As exhibition titles go, “Meticulosity” is more of a speed bump than an open door or clearly marked path. The term looks familiar but sounds odd. It compels us to slow down, proceed with care.
“We tried to stake out a word that’s not commonly used, so people wouldn’t bring a fixed meaning to it,” explains writer and independent curator John David O’Brien, who organized the group show at Otis College of Art and Design’s Ben Maltz Gallery with director Meg Linton. “Meticulosity” is an antiquated term for “scrupulousness,” with origins in the Latin root for “fearful” -- a nod, write the curators in their manifesto-like catalog essay, to the urgency and meaning that are at stake in the art they’ve gathered.
“Meticulosity can frame the ideas behind the work and the process the artists use, a weaving back and forth between solutions,” says O’Brien. “We describe it as a meditative process. It’s a painstaking exactitude.”
The show, which was scheduled to open Saturday and runs through July 7, features 11 Southern California-based artists working in a range of media: painting, digital collage, stone sculpture, altered textiles, installation, photography and video. They span several generations, from Samira Yamin, not quite 30 and yet to have a solo show, to Arthur Taussig, who has been exhibiting since the ‘70s. Their work engages subjects across the spectrum from the personal to the political. What they have in common, according to the curators, is an approach that tightly fuses the visual and the conceptual.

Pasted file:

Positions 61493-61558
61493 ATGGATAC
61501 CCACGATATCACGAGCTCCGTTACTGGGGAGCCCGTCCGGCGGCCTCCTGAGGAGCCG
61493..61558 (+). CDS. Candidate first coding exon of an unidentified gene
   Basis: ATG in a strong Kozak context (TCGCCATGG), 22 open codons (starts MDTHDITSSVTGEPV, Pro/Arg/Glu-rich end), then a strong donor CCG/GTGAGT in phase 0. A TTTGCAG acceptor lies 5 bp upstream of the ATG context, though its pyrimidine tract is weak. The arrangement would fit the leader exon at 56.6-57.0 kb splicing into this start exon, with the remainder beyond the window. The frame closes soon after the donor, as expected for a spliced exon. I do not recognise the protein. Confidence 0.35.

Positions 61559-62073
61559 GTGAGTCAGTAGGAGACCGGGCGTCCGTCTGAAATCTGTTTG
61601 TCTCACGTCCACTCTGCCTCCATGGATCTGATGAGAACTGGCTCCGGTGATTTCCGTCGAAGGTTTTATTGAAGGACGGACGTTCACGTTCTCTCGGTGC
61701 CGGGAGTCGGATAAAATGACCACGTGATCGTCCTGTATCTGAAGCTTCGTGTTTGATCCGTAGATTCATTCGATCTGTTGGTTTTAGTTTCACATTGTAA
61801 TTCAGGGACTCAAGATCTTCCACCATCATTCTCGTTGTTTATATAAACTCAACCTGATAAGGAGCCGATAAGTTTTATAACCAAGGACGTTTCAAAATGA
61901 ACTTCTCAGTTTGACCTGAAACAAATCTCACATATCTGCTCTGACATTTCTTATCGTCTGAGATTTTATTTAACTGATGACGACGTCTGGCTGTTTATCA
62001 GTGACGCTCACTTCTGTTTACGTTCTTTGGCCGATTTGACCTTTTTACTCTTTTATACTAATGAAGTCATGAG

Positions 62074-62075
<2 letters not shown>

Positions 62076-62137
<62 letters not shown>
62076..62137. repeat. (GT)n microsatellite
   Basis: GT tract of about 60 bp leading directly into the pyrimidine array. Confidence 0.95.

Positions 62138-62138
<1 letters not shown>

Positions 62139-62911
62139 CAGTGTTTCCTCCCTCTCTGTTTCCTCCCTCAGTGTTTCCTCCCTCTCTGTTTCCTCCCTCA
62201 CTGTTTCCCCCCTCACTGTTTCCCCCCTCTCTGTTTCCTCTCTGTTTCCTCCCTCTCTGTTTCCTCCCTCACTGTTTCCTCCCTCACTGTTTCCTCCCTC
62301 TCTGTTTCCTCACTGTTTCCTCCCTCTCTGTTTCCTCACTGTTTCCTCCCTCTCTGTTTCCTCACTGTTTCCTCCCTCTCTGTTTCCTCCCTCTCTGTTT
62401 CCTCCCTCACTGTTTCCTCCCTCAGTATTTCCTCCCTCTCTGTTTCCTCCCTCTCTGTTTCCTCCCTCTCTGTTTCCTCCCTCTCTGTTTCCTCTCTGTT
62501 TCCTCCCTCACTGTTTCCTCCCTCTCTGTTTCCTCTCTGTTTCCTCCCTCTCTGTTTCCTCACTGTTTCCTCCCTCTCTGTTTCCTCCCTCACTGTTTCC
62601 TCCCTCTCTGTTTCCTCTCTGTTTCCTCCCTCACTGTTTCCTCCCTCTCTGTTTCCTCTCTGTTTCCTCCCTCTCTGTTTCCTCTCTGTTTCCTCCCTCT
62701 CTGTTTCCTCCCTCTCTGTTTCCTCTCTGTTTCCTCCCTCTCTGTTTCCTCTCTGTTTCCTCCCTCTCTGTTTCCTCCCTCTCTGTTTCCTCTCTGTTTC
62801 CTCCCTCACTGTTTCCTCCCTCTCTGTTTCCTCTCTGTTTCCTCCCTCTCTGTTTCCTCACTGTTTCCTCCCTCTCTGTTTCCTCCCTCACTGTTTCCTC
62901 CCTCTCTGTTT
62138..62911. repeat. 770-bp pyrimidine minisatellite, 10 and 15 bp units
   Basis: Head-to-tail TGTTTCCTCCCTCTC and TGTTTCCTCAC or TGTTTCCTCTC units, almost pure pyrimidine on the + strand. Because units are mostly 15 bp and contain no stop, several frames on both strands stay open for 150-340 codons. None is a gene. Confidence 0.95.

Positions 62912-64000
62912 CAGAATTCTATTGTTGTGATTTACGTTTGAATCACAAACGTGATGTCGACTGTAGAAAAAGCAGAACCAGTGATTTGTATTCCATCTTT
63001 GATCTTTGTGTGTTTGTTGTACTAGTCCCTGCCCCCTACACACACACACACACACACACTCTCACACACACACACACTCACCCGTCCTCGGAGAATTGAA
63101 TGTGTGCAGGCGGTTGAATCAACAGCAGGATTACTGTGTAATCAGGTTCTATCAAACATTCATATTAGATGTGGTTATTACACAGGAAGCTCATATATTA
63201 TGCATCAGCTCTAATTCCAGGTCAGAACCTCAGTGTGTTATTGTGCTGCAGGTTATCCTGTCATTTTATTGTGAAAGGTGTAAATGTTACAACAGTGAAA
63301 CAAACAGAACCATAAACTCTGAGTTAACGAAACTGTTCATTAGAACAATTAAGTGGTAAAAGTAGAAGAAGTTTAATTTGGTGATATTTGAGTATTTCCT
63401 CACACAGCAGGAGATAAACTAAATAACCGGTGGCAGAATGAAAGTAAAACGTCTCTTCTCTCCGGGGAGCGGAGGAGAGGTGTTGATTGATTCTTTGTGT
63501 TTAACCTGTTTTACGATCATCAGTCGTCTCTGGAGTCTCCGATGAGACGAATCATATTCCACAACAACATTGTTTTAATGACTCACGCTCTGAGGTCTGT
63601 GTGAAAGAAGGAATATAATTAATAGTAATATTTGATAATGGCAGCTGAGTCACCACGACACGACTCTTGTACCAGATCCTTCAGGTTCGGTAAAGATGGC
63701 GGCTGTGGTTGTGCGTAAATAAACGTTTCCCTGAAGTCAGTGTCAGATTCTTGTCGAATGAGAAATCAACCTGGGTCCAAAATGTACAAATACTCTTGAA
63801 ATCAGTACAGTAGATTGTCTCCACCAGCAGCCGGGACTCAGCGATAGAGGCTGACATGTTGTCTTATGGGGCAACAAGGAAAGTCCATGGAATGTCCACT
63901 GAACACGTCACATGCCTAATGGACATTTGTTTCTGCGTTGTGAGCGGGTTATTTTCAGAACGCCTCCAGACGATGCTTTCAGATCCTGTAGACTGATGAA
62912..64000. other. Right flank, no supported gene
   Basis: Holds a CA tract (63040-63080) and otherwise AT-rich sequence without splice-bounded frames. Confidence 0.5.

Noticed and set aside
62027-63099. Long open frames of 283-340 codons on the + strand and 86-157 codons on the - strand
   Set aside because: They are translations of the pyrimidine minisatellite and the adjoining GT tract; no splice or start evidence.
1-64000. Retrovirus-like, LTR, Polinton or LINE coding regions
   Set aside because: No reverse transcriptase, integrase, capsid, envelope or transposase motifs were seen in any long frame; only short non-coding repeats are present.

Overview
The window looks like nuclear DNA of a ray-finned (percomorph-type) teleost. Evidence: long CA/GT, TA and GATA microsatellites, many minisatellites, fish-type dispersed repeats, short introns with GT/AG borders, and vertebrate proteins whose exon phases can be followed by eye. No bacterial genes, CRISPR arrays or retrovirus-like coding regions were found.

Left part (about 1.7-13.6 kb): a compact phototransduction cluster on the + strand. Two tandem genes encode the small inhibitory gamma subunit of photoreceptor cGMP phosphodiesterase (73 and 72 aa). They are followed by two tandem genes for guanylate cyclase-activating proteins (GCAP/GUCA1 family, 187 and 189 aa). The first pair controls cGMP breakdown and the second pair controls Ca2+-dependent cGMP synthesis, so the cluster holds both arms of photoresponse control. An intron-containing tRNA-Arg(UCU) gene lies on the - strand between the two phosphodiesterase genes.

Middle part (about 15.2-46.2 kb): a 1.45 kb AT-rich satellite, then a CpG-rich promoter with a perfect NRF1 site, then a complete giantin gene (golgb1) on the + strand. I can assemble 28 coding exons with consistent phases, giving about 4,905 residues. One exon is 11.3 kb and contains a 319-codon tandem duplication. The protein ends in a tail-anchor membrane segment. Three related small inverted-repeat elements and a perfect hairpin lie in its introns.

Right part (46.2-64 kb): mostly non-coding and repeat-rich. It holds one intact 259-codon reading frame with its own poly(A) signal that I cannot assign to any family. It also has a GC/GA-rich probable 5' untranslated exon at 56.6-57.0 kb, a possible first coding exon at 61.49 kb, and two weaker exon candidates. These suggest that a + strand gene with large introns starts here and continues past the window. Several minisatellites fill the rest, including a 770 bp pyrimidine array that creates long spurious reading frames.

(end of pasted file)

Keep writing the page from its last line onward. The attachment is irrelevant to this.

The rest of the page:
Much art throughout history would fit this description but less consistently so the art of the last 40 years. The rise of conceptualism in the late ‘60s tipped the balance toward art that is more about crafting ideas than objects. The increasing academization of the art world and the shift, among many artists, to a practice that involves actions outside the studio rather than objects made within it, have reinforced that notion of divergence: beauty headed in one direction, brains another. Either/Or. “Meticulosity” makes a case for And.
Hilary Brace is represented by a selection of charcoal drawings on polyester film. Her exquisitely rendered images of clouds, caves, clefts and atmospheric surges invoke both internal and external realities, landscapes and mind-scapes. Luminous and sublime, they certainly satisfy the curators’ mission to feature work, according to O’Brien, that “bowls you over, takes your breath away, takes your words away.”
The show raises important, pertinent questions about how such work is perceived — and misperceived, Brace says. “Even if your goal might be to make a transcendent visual statement, it’s hard work and a long process. You’re in a space that’s focused on goals and on problem-solving. It’s dedication and struggle, being angry with the drawing and fighting with it and taking it step by step until it arrives at that place.
“If you ultimately want to make something that exists beyond words, you shouldn’t assume that you’re in a nonconscious, nonintellectual space while you’re making it. There’s so much confusion about this, and it points to the misunderstanding there’s been about visual statements, that they’re devoid of intellect.”